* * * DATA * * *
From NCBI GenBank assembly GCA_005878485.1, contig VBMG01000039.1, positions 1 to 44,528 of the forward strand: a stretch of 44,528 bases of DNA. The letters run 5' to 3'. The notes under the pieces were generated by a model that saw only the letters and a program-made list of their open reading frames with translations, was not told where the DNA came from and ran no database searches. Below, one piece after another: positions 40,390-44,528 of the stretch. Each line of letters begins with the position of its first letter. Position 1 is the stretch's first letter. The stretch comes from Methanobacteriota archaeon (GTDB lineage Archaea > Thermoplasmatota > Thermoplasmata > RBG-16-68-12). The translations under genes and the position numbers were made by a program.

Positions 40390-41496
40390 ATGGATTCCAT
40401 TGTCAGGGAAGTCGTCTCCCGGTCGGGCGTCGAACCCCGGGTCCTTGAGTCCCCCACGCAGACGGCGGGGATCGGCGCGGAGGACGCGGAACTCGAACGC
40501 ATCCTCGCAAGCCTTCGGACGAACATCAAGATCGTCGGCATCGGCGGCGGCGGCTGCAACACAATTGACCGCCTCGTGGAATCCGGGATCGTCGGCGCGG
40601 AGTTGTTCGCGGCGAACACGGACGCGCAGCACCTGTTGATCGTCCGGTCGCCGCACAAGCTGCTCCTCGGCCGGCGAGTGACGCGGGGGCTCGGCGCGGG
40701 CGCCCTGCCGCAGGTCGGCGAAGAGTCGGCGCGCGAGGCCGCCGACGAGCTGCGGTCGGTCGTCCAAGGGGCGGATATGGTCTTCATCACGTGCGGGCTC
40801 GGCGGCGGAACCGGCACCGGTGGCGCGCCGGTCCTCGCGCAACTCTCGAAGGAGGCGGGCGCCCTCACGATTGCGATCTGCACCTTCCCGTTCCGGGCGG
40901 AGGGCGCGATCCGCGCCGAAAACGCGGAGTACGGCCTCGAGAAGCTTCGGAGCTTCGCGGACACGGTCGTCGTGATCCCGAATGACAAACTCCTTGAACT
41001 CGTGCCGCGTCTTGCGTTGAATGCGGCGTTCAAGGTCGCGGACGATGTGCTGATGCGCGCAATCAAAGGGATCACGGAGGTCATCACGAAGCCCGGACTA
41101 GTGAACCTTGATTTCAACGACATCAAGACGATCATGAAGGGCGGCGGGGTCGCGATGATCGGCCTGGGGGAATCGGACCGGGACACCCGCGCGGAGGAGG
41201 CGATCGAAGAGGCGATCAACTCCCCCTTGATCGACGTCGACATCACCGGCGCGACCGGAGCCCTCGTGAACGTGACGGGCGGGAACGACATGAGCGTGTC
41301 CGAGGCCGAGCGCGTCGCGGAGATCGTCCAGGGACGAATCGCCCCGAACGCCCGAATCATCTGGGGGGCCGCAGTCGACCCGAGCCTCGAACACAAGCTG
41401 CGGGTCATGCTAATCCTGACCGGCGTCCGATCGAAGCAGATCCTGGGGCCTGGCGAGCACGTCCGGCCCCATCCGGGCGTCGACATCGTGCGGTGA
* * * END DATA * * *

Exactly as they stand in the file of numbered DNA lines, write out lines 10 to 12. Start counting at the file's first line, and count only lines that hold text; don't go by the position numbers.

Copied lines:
41001 CGTGCCGCGTCTTGCGTTGAATGCGGCGTTCAAGGTCGCGGACGATGTGCTGATGCGCGCAATCAAAGGGATCACGGAGGTCATCACGAAGCCCGGACTA
41101 GTGAACCTTGATTTCAACGACATCAAGACGATCATGAAGGGCGGCGGGGTCGCGATGATCGGCCTGGGGGAATCGGACCGGGACACCCGCGCGGAGGAGG
41201 CGATCGAAGAGGCGATCAACTCCCCCTTGATCGACGTCGACATCACCGGCGCGACCGGAGCCCTCGTGAACGTGACGGGCGGGAACGACATGAGCGTGTC